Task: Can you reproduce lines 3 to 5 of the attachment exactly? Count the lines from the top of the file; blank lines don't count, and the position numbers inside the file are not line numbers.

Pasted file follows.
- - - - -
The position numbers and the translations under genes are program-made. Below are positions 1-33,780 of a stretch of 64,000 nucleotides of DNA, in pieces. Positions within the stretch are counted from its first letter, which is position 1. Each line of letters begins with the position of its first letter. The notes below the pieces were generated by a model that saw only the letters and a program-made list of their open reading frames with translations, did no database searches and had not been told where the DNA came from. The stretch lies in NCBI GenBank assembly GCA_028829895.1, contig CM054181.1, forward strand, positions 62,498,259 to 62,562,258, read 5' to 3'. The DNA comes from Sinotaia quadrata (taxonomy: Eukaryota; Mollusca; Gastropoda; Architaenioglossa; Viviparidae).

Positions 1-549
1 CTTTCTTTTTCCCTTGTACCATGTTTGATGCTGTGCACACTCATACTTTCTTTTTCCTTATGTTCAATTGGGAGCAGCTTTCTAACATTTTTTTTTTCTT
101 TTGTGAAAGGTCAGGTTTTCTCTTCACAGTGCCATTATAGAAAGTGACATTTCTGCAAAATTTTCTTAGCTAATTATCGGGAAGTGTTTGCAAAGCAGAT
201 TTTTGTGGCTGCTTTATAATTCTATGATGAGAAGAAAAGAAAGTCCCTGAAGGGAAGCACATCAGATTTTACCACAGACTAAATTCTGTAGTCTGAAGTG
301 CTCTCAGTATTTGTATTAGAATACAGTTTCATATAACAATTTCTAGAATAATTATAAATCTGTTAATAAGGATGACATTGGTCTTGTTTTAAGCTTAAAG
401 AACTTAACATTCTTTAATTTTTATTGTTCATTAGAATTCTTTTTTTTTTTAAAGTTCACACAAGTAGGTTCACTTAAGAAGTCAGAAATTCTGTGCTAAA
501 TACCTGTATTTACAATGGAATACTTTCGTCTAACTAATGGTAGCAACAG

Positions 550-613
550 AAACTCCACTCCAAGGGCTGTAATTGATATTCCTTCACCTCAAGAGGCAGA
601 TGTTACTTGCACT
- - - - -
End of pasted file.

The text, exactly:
1 CTTTCTTTTTCCCTTGTACCATGTTTGATGCTGTGCACACTCATACTTTCTTTTTCCTTATGTTCAATTGGGAGCAGCTTTCTAACATTTTTTTTTTCTT
101 TTGTGAAAGGTCAGGTTTTCTCTTCACAGTGCCATTATAGAAAGTGACATTTCTGCAAAATTTTCTTAGCTAATTATCGGGAAGTGTTTGCAAAGCAGAT
201 TTTTGTGGCTGCTTTATAATTCTATGATGAGAAGAAAAGAAAGTCCCTGAAGGGAAGCACATCAGATTTTACCACAGACTAAATTCTGTAGTCTGAAGTG